These consolidated cases refer to three complaints filed with the Court Administrator against Melchor Divinagracia, Aide at the Office of the Clerk of Court, of the Regional Trial Court, Iloilo City.
In his answer, Divinagracia did not deny having received the above amount from the complainant, but insisted that he sought merely to assist her. He also claims that he has returned P1,300.00.
Not too long later, or on August 11, 1989, Esperanza Divinagracia wrote Judge Ilarde, alleging that Mr. Divinagracia collected from her the sum of P1,300.00, allegedly as “grease money” for the prosecutor, in order to expedite certain pending criminal proceedings involving the death of her brother.
In his answer, the respondent claimed that the complainant had voluntarily given him money for expenses in following up the case, and that he volunteered assistance because they were blood relatives.
As a result of the twin complaints, Judge Ilarde commenced an investigation. The same was heard on June 19, 1990, in which Padrones and Joshua Alim, a radio announcer, presented evidence and marked the affidavits of Mary Ann Castro, Herminia Capagal, and Roque Berdugo, the respondent’s co-employees at the Iloilo Clerk of Court’s office. The respondent, on the other hand, presented an affidavit of desistance allegedly executed by Padrones.
Judge Ilarde later submitted his findings and found that the respondent had first approached Padrones at the time her husband was turned over to the Regional Trial Court, and asked money allegedly for documentary stamps required for the bail bond, in the sum of P500.00. Subsequently, he collected a total of P850.00 more, allegedly for “raffle” and other expenses. He also received the total of P5,400.00 more, in payment to a certain Atty. Marañon to have the recommended bail allegedly reduced, for a grand total of P6,750.00.
Judge Ilarde further reported that on February 3, 1989, Padrones made inquiries from the respondent concerning the bail and the release of her husband. The respondent reportedly replied that he was sick and had spent all her money for medicine, but promised to return it.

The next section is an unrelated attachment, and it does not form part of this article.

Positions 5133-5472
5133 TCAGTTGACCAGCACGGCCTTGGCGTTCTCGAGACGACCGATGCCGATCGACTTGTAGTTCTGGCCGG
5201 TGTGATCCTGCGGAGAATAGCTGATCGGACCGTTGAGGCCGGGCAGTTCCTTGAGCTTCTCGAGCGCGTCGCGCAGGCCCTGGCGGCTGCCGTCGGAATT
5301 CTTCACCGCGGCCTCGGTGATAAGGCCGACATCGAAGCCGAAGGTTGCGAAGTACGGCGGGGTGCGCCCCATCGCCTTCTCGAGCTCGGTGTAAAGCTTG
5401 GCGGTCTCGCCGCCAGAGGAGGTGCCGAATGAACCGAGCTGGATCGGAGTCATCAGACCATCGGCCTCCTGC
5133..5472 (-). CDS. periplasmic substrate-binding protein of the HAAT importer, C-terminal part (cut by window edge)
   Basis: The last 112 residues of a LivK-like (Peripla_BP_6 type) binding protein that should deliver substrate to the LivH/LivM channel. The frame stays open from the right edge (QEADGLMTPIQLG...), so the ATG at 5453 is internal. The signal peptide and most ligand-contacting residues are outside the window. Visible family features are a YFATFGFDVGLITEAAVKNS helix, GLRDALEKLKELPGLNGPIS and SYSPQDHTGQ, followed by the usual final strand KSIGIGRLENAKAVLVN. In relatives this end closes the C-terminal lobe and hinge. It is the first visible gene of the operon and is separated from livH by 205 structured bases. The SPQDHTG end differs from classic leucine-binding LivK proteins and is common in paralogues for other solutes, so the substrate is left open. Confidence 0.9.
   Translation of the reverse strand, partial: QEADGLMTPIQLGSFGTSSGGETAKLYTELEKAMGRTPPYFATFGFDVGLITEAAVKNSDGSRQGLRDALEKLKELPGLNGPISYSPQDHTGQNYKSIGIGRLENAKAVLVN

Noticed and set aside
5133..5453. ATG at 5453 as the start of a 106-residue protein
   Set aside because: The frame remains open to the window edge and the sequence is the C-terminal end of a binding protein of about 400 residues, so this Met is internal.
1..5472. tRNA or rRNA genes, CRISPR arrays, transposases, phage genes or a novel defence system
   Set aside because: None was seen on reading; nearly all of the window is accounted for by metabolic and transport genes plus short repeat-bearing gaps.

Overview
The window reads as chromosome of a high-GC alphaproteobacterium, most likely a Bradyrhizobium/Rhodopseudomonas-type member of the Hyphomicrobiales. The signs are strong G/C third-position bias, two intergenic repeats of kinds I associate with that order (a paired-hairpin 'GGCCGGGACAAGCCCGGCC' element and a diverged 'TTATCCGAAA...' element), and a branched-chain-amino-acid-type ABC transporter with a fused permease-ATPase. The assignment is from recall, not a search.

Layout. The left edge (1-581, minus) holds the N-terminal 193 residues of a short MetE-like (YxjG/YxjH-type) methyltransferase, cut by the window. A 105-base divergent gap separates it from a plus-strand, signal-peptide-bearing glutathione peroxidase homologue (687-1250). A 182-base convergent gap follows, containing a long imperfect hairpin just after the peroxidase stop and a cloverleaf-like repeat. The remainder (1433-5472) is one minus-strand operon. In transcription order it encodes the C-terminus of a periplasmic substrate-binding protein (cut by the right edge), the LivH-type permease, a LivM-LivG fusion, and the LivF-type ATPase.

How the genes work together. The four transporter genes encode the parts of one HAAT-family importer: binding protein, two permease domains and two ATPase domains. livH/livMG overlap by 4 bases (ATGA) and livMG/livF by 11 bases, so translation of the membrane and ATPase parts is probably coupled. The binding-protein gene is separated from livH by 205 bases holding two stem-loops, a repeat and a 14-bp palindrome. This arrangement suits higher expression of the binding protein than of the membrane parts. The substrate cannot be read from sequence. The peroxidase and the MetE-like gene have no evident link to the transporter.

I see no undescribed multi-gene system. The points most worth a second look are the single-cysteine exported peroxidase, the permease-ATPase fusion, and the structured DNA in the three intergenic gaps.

Judge Ilarde likewise found that the respondent had met Divinagracia by chance at the capitol building, as the latter was following up the case with the provincial prosecutor, who had issued a resolution recommending the filing of an information. The complainant was worried why no warrant of arrest had been issued, and forthwith, the respondent volunteered to make a personal inquiry with the prosecutor. Meanwhile, the latter asked a total of P300.00 from her, allegedly for his expenses. A week later, he collected P800.00 more to enable him supposedly to expedite the case. Subsequently, he asked for P1,500.00, although the complainant could afford just P200.00. The sum was allegedly for the raffle of the case and the issuance of the appropriate warrant. By then, the complainant had given a total of P1,300.00.
According to Judge Ilarde, the complainant herself personally followed up the issuance of warrant in question and apparently had it in no time. The respondent himself later returned the money given to him.
On July 21, 1989, the complainant saw Herminia Capagal of the Clerk of Court’s office, who disclosed that the respondent never gave her office any money and informed her that her office did not require payment of money.
On December 9, 1989, the respondent himself saw Capagal at the provincial capitol building, and in the words of Judge Ilarde, “pointing a finger and casting dagger looks at her,” and uttered: “What is it that you are spreading around? You daughter of a whore, by and by I will kill you. Why are you testifying against me? If you don’t desist testifying against me, we will have to kill each other!”